Alright, here we go! The final stuffing recipe of the season and I am really excited about this one. Shhh, don’t tell the mashed potatoes, but I am pretty sure stuffing is my favorite. It’s a dish that just doesn’t get any love outside of Thanksgiving and I just don’t know why.
While this stuffing isn’t grain-free, it uses my absolute favorite gluten-free bread ever – Bread SRSLY’s sourdough loaf. It would also be delicious with non-gluten-free sourdough (obviously), any crusty French-style bread, cornbread or even with a good grain-free bread. As far as I am concerned, always remember whatever your bread choice, your stuffing (or dressing) is only as good as your bread.
Oyster stuffing is more traditional in the New England region and I believe some areas of the south, along the gulf coast. It isn’t one that I grew up eating, necessarily, but I have had it before and I love it, I also know it’s a staple for so many of you. Veering a bit from the traditional, I paired the shellfish in a more West Coast way, with the sourdough. Think of Northern Cali, San Francisco to be exact, the Hangtown Fry and all the sourdough bread paired with oysters, clams, chowders and so on. It’s a match made in heaven. A little tang, with the subtle, savory brininess of the oysters. This classic stuffing will bring an amazing and unique matrix of flavors to your Thanksgiving dinner.
Other optional add-ins for this stuffing include fresh spinach, shallots in place of the onion, bacon, pancetta or sausage, hot sauce, combine bacon, parmesan and hot sauce to go for an Oysters Rockefeller vibe, bell peppers and maybe a little heat for Creole-style, add some nuts or mushrooms or whatever else your little stuffing-loving heart desires. You can cook everything in bacon fat instead of butter (or oil) and play around with the fresh herbs. If you can’t have eggs, drop them and add just a bit more broth. I really just find that eggs help to bind and create a more cohesive dressing, rather than a bunch of crumbly croutons and rogue veggies being on my plate. Personal preferences.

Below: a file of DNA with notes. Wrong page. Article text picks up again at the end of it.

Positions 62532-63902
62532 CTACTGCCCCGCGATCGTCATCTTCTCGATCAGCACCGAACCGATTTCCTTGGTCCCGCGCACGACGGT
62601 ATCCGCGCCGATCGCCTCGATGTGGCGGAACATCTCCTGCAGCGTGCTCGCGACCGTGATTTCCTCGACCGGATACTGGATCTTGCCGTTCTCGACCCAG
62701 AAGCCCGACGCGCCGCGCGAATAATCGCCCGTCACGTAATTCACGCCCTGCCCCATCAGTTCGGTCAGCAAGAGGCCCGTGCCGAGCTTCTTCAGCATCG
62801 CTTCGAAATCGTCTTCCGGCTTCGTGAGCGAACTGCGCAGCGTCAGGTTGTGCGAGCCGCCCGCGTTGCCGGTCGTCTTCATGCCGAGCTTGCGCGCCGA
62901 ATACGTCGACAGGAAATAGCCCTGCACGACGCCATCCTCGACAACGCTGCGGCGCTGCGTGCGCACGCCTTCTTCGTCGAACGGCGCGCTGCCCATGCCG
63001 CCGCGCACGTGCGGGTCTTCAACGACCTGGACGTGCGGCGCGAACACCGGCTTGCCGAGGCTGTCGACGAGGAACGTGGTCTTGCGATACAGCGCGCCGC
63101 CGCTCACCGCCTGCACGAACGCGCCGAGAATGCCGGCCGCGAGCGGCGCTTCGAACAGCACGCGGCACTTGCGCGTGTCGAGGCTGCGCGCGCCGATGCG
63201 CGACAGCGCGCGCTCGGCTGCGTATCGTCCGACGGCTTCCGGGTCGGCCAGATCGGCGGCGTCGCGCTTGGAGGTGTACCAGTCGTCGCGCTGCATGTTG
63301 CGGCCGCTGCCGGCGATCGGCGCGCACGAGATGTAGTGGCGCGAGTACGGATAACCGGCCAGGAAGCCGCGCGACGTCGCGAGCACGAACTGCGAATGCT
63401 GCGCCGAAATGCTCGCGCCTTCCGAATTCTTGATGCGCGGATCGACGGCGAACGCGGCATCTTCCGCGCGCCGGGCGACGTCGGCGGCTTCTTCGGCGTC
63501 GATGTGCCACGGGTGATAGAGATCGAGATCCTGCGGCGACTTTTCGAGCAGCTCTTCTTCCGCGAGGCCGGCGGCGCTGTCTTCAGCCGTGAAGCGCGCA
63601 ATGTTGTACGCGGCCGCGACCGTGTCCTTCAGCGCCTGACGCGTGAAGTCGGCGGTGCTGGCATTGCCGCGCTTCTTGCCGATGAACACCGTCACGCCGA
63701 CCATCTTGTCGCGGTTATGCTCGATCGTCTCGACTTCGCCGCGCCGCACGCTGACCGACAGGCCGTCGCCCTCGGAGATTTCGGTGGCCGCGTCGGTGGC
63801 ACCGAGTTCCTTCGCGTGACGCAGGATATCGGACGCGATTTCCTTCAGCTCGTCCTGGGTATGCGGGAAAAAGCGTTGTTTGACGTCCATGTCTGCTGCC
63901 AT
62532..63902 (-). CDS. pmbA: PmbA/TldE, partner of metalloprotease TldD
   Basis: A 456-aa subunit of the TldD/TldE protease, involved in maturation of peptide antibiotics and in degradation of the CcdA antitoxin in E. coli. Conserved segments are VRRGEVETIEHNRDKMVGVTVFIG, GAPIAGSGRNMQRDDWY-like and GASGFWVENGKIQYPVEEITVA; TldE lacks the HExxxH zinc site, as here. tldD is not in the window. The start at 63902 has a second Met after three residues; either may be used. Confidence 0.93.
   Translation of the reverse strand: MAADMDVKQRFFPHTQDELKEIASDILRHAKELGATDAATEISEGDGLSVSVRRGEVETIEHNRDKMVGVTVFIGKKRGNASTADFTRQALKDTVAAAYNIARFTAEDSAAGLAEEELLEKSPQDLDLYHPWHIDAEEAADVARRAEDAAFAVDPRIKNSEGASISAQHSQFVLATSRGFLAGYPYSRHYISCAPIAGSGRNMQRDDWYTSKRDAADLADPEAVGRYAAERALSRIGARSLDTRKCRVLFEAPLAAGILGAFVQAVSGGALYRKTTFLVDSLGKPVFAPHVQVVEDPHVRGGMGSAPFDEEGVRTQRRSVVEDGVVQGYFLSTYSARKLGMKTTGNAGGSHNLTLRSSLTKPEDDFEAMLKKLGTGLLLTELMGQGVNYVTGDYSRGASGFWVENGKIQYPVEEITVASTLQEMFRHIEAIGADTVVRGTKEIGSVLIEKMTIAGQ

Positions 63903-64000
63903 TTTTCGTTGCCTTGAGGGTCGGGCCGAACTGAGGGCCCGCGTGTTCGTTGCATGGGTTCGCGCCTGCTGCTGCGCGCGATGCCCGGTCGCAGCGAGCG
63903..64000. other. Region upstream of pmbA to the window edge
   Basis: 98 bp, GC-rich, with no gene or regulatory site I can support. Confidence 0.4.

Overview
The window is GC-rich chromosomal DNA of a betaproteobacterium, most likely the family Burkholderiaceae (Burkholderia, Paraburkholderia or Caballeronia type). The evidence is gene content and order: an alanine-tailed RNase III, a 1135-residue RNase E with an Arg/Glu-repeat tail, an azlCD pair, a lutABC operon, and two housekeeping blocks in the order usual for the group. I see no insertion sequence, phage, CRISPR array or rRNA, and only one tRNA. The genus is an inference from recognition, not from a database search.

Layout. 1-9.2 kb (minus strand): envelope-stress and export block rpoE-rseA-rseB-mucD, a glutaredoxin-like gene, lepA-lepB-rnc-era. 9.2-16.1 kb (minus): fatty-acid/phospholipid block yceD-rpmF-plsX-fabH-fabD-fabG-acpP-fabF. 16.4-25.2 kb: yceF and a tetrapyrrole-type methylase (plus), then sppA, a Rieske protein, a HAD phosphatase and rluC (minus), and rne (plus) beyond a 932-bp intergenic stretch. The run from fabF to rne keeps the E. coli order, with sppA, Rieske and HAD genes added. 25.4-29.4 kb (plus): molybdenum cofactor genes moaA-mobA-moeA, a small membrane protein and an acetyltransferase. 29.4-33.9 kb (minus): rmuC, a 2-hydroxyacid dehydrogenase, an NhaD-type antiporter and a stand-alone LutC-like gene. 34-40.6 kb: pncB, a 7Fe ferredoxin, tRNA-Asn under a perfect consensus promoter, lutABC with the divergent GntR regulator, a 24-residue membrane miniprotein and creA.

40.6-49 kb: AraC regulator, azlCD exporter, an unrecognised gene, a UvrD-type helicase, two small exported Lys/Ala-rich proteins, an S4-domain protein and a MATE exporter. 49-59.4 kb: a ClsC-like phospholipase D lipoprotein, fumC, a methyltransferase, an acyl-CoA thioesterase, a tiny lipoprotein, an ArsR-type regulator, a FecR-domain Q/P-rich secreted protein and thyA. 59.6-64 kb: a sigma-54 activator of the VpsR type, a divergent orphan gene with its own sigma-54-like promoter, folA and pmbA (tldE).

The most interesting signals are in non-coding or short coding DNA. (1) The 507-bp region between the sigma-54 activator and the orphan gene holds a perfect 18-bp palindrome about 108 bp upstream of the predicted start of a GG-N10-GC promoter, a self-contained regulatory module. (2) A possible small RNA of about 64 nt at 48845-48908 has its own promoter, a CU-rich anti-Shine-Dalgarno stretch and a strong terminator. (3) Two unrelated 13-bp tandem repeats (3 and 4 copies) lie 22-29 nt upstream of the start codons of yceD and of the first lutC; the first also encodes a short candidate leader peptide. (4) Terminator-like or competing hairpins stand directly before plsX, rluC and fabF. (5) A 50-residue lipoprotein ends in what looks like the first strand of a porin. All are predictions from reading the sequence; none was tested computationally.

I personally enjoy cooking this stuffing right in the cast iron skillet that I use to saute the veggies. There’s less to clean that way and I love how crispy it gets. Feel free to use a greased baking dish, if you’d rather.
Oh and are you ready for the best part? Assuming you are consuming wild caught, sustainably-sourced oysters, they are a nutrient-dense superfood loaded with vitamins A & D, vitamin B12, copper, zinc, and selenium. So eat up. Just four medium sized Pacific oysters supply a smattering of B-vitamins (including over 1000% of daily B12), 1200 IU of vitamin A, a third of daily folate, almost 7 mg of vitamin E, 3 mg copper, 280% of daily selenium, and 33 mg zinc. That comes with 18 g protein, 4 g fat, 1.5 g omega-3, 0.1 g omega-6, and 9 grams of carbohydrates. (Obviously raw brings the most density of nutrients, but cooked brings a lot of goodness, too)
- 6 cups ½-inch cubes gluten-free sourdough bread (or whatever bread you prefer)
- 4 tablespoons (1/4 stick) butter, divided (you can also use olive oil, ghee or bacon fat)
- ½ cup chopped white onion
- 2 celery stalks, chopped
- 1 carrot, chopped
- 3 garlic cloves, minced
- 1⁄4 cup chopped flat-leaf parsley leaves
- 2 tablespoons chopped thyme leaves
- 1 tablespoon fresh sage, finely chopped
- 2 8-ounce jars fresh oysters, drained, liquid reserved coarsely chopped (you can also use fresh if you feel like shucking)
- ½ to 1 cup low-sodium chicken broth
- 2 pasture-raised eggs, lightly beaten (optional)
- sea salt and black pepper, to taste
- Preheat oven to 300°F. Evenly spread out the bread cubes in a single layer on a baking sheet (use two if necessary). Bake until dry and lightly golden, but not browned, about 15 minutes. Transfer bread to very large bowl. Increase the oven temperature to 350ºF.
- Melt 2 tablespoons butter in a cast iron skillet over medium heat. Add onion, celery and carrot; sauté, stirring occasionally, for 7 to 8 minutes. Add the minced garlic and continue to cook mixture for 1 more minute, then remove from heat, add to bread, and stir to combine.
- Add the fresh herbs and the chopped oysters to the bread with small amount of their liquid. Continue to add a little oyster liquor and up to 1 cup more chicken broth, as needed; mixture should be very moist. Add the eggs. Season to taste with salt and pepper
- Pour the stuffing back into the greased/seasoned cast iron skillet or a greased baking dish. Cut remaining 2 tablespoons butter into small pieces and scatter over top of dressing (you can also use ghee or olive oil). Cover with foil and bake until heated through, about 30 minutes, then uncover and continue to bake until the top is crisp, another 15-20 minutes. Serve warm.
This stuffing can be made 1 day in advance. Prepare as directed and skip the final baking step. Keep covered and in the refrigerator.
I prefer to use fresh raw oysters already shucked and in a jar with their liquor, usually found refrigerated right at the seafood counter. Most fishmongers, will also shuck fresh oysters for you while). You can also use canned oysters, if you can't find fresh. You can read more about adding oysters to stuffing, here.